After three or so years of clean ups, last year we decided to organize a Movie In the Park Night at Horans Landing. We asked local businesses to sponsor the event and involved Warner Library as well. In late August, we screened Raiders of the Lost Ark just after the sun set over the Hudson. When someone asked me why I took it upon myself to organize the event, I said that I wanted to live in the kind of village that showed movies in the park, and now we do. As you can tell, I am proud of the event. It is the little things like this that make a village special.
How would you address the tax cap and residents' concerns about higher taxes?
I believe that Albanys 2 percent tax cap was a good policy decision, even for municipalities that ultimately conclude that they cannot adhere to it this year. It brings much-needed attention to the fact that property and school taxes, especially in Westchester County, are going up faster than many people can afford, particularly retirees. Here in Sleepy Hollow, in recent years due to significant belt tightening and in line with inflation, we have had more reasonable village tax increases. What may make adherence to the tax cap more difficult is that the village has several long-term projects that we should not put off, such as building a new water tank. We have had increasing water shortages over the years as the village's aging water tank has less than half of the capacity that is necessary. The tax cap law is unclear as to how such necessary capital improvements will be taken into account. The tax cap question deserves very careful analysis, and it would be imprudent of me to make promises without studying our villages revenues and necessary expenditures in careful detail. That being said, I respect the intention of the tax cap and, if elected, will endeavor to continue to keep our taxes as low as possible while still providing the essential services that our village needs. Maintaining a prudent budget is one of the most important jobs for a village trustee, and, if elected, I would take that responsibility very seriously.
What would you do to help revitalize the downtown business district?
The business district in Sleepy Hollow has improved significantly in the six years that I have lived here. I have seen more restaurants open, a new bakery, and shops that provide high quality services. However, vital, attractive businesses require parking for their customers. Now that the village is on the upswing, it is becoming more and more difficult to find parking on the weekends and evenings in order to patronize those businesses. It is time to study where and how we can acquire additional municipal parking. A new master plan, which would regulate growth, is also something that should be considered.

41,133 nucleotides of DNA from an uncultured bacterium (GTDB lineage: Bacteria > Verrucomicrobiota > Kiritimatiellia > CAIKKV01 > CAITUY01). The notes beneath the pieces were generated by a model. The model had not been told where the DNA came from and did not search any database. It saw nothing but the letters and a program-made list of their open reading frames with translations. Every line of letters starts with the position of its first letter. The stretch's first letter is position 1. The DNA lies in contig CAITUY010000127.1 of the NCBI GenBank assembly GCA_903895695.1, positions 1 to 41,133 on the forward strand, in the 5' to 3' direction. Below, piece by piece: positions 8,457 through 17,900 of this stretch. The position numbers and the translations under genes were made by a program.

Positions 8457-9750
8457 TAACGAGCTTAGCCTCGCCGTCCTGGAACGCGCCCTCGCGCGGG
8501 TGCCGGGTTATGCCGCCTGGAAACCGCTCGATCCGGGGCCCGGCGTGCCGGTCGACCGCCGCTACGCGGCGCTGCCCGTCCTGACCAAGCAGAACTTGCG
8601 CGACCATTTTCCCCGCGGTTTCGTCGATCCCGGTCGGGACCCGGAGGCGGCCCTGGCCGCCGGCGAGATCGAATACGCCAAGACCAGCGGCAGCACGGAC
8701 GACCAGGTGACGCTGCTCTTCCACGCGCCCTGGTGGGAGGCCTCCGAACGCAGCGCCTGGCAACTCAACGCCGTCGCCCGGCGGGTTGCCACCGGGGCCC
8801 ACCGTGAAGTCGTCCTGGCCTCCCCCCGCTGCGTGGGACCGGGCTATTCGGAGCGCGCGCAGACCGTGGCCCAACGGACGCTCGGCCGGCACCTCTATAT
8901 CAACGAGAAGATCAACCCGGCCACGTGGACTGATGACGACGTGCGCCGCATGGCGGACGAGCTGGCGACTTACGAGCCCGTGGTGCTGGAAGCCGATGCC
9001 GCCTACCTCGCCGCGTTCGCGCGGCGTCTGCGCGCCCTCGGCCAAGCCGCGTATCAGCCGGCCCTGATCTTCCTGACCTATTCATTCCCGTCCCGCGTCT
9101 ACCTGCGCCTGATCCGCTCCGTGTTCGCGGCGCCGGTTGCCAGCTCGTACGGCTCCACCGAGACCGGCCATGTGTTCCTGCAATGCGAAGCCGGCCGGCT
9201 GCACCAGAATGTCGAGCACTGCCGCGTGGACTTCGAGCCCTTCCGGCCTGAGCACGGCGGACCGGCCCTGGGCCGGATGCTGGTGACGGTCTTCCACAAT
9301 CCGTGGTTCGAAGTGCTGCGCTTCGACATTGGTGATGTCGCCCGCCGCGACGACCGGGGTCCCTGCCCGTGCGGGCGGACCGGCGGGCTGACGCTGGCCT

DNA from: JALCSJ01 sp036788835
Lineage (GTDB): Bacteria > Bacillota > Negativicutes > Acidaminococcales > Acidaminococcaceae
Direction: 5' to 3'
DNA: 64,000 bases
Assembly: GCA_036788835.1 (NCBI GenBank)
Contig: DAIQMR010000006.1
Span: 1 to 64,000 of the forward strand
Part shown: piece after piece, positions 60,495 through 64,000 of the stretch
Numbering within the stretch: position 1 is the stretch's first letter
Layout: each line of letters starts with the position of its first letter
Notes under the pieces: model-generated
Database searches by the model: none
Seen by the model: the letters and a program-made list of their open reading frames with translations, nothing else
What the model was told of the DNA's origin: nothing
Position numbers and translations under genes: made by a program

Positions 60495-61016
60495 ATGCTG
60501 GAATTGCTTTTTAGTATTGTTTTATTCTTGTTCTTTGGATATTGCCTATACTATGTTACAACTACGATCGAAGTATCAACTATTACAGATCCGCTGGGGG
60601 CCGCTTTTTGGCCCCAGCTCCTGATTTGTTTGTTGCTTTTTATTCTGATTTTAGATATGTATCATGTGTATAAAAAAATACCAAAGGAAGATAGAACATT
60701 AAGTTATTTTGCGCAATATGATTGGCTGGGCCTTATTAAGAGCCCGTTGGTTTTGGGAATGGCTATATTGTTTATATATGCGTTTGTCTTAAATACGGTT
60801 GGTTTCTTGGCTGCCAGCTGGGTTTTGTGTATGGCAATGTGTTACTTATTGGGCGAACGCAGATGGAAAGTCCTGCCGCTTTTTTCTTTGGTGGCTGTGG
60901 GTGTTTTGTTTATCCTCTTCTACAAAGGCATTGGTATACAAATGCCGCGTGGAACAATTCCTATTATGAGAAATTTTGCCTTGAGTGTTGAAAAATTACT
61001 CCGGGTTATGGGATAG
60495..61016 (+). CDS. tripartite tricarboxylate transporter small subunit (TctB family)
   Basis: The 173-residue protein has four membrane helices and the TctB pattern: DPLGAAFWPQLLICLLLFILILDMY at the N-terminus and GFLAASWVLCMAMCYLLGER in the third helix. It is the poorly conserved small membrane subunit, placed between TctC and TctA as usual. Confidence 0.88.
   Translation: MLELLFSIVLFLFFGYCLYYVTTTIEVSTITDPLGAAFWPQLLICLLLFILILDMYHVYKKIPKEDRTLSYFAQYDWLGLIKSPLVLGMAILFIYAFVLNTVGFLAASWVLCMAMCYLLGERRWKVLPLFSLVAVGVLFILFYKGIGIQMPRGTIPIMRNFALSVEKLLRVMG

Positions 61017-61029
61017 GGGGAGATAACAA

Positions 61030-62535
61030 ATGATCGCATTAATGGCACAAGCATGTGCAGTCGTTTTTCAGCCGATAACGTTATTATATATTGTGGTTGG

What are your opinions on environmental concerns such as the Duracell clean up and the former General Motors site?
I live very close to both of those sites, and on a brownfield redevelopment myself. I am very concerned that both properties are cleaned up as necessary to protect the health of all current and future residents. The General Motors site sits on a landfill, so restoring the land to its natural state is not practical. However I support the restoration of the Pocantico River and making the most of our current and future riverfront parks.
The clean-up plan for both sites will require input from expert environmental consultants, and I understand that the village is undertaking that important analysis now. There is a public forum on the issue of the GM site clean-up scheduled for March 22, and I would encourage all interested residents to attend in order to get more information and provide input. I plan to be there.